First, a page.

Schema therapy was developed as a way to treat patients with longstanding problems that hadn’t responded to other therapeutic methods.
Designed to help people with deeply-rooted personality disorders, schema therapy uses a mixture of:
- Cognitive-behavioural therapy
- Psychodynamic therapy
- Attachment theory
- Gestalt therapy
“Schema therapy thus developed into a modality that sees clients understand why they behave in the ways that they do (psychodynamic/attachment), get in touch with their feelings and attain emotional relief (gestalt), and benefit from learning practical, active ways to make better choices for themselves in the future (cognitive).”
US psychologist Dr. Jeffrey E. Young devised schema therapy after finding that some patients with lifelong problems were not responding to cognitive therapy. Furthermore, he realised that for them to change their negative present-day behaviours, they had to recognise what was in the past that was holding them back.
In other words, whatever was holding them back was blocking them from moving forward. Dr. Young believed that the thing holding them back was rooted in their childhood. Consequently, he realised that this is the self-defeating patterns started.
However, the problem is that for many people with longstanding problems, the traumatic event in their childhood is hidden deep within their subconscious. Before we move on, it’s important to discuss schemas; what they are and how they impact our lives.
What are schemas and how do they work within schema therapy?
A schema is a mental concept that allows us to make sense of our experiences. In addition, it’s based on information we’ve collected from previous experiences. This information has been categorised to help us quickly understand the world around us. We have schemas for everything in life.
For instance, if we hear something above us in the air and it has a flapping sound, our previous schemas of birds (flying, wings, in the air, above us) will lead us to conclude that this is very likely to be another bird. We have schemas for gender, people, foreigners, food, animals, events and even our self.
There are four main concepts in Schema Therapy:
- Coping styles
- Basic emotional needs
1. Schemas in Schema Therapy
The type of schemas we are interested in is the negative schemas that develop during childhood. These early maladaptive schemas are extremely enduring, self-defeating thought patterns we have about ourselves. We have learnt to accept these schemas without question.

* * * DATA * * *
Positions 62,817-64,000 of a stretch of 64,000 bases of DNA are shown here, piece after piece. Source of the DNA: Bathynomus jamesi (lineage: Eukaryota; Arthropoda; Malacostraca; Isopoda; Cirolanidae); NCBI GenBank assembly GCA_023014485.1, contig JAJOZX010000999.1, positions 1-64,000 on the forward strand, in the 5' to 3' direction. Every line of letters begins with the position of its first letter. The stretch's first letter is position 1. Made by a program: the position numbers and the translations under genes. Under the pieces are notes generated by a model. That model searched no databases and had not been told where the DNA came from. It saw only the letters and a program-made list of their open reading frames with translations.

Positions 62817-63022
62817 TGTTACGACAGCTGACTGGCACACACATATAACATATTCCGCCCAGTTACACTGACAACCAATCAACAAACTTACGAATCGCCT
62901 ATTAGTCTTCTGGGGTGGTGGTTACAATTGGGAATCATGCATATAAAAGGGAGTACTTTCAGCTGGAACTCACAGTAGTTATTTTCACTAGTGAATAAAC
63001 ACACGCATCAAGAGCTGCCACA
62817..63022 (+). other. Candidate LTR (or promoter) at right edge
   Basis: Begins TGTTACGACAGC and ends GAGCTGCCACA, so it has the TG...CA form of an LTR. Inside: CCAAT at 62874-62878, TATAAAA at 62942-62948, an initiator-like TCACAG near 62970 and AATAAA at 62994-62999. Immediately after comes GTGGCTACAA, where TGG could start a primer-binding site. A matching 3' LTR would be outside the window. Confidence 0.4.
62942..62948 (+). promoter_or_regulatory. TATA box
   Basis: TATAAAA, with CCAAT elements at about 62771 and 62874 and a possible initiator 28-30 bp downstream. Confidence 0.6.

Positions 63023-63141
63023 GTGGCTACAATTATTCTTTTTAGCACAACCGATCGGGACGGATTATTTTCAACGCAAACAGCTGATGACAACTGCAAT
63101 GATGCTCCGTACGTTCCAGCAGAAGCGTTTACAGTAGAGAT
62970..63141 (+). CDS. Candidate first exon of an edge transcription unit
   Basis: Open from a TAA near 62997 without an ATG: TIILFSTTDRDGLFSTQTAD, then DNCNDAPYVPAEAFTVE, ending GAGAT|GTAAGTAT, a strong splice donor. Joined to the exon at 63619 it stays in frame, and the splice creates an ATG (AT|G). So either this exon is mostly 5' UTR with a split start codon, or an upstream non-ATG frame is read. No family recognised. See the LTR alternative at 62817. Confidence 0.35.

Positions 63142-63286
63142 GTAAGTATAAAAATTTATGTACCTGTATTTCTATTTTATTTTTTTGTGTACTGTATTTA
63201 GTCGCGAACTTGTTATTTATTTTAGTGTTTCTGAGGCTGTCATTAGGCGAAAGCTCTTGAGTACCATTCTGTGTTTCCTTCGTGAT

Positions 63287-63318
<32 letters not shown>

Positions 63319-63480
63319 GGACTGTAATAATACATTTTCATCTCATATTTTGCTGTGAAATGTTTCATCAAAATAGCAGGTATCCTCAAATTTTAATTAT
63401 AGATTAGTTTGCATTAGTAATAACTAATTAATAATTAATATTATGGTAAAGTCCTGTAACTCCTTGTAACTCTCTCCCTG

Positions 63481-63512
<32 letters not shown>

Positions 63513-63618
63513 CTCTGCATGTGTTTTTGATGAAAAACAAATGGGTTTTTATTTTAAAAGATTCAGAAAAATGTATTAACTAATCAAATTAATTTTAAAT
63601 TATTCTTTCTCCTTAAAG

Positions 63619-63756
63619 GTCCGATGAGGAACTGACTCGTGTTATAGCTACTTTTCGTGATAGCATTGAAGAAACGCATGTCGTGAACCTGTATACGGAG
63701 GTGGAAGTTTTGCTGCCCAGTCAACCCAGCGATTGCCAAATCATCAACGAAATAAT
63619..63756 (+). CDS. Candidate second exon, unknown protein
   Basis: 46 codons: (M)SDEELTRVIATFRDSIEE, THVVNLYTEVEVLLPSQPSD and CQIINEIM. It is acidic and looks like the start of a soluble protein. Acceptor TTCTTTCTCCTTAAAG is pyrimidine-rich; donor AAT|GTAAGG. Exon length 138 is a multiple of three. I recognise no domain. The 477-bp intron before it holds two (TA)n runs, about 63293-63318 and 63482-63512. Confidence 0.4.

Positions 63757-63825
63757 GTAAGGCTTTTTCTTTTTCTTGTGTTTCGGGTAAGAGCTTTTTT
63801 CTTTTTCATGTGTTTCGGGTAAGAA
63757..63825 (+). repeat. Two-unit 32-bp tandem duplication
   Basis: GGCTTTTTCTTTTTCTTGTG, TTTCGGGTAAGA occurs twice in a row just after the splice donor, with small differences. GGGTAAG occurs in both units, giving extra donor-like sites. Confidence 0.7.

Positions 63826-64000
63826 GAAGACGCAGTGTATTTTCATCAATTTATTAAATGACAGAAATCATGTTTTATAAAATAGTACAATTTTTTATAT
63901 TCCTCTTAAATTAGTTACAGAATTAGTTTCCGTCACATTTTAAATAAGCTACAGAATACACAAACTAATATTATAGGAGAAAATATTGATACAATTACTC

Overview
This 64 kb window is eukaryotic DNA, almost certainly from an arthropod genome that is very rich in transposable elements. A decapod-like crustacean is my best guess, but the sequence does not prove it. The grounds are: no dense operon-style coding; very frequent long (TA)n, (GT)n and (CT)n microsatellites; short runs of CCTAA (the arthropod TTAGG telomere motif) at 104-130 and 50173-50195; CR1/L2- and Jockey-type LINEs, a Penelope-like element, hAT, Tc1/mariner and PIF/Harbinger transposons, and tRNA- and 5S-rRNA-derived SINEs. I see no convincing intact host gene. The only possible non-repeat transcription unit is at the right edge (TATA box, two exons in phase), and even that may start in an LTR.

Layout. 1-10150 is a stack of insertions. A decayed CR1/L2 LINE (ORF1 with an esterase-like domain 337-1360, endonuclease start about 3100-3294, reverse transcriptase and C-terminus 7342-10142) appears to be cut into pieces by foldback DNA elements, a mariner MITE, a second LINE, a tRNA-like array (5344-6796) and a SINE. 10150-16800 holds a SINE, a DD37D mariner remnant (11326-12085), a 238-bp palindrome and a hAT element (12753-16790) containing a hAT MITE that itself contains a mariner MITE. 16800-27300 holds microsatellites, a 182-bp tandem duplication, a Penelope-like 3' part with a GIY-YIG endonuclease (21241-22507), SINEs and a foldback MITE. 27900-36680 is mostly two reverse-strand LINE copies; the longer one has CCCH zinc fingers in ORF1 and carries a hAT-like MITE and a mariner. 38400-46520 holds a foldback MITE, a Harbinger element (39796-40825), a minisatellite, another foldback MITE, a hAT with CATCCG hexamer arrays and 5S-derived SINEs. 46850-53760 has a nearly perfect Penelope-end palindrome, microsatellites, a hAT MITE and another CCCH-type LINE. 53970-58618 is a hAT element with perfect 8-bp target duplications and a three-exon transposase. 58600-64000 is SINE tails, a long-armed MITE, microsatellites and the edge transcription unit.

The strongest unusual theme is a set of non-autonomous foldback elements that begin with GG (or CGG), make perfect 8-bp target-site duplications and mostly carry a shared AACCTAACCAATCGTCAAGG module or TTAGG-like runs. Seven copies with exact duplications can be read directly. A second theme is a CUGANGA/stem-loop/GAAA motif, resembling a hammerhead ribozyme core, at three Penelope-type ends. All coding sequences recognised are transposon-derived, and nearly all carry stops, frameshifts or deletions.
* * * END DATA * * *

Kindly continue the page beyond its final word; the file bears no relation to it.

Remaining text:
Additionally, they are particularly resistant to change and very difficult to shake off without help. Established in our childhood, we repeat them throughout our lives.
2. Coping Styles
We deal with maladaptive schemas by using various coping styles. As well as helping us deal with schemas they are also behavioural responses to the schemas.
Examples of coping styles:
- A person who had experienced a schema involving a childhood trauma might avoid similar situations which lead to a phobia.
- Someone who has experienced neglect may start using drugs or alcohol to ease the painful memories.
- An adult who had a loveless relationship with their own parents may isolate themselves from their own children.
When a person suffers from a maladaptive schema and then uses a coping style, they fall into a temporary state of mind called a mode.
There are 4 categories of modes which include child, adult and parent:
- Child (Vulnerable Child, Angry Child, Impulsive/Undisciplined Child, and Happy Child)
- Dysfunctional Coping (Compliant Surrenderer, Detached Protector, and Overcompensator)
- Dysfunctional Parent (Punitive Parent and Demanding Parent)
- Healthy Adult
So take the adult in our example above who had a loveless relationship with their own parents. They could use a coping style of isolation from their children and fall into the detached protector mode (where they detach emotionally from people).
4. Basic emotional needs
A child’s basic emotional needs are:
- To be safe and secure
- To feel loved and liked
- To have a connection
- To be listened to and understood
- To feel valued and encouraged
- To be able to express their feelings
If a child’s basic emotional needs are not met during childhood, then schemas, coping styles and modes can develop.
Schema therapy helps patients recognise these schemas or negative patterns. They learn to spot them in their daily lives and replace them with more positive and healthy thoughts.
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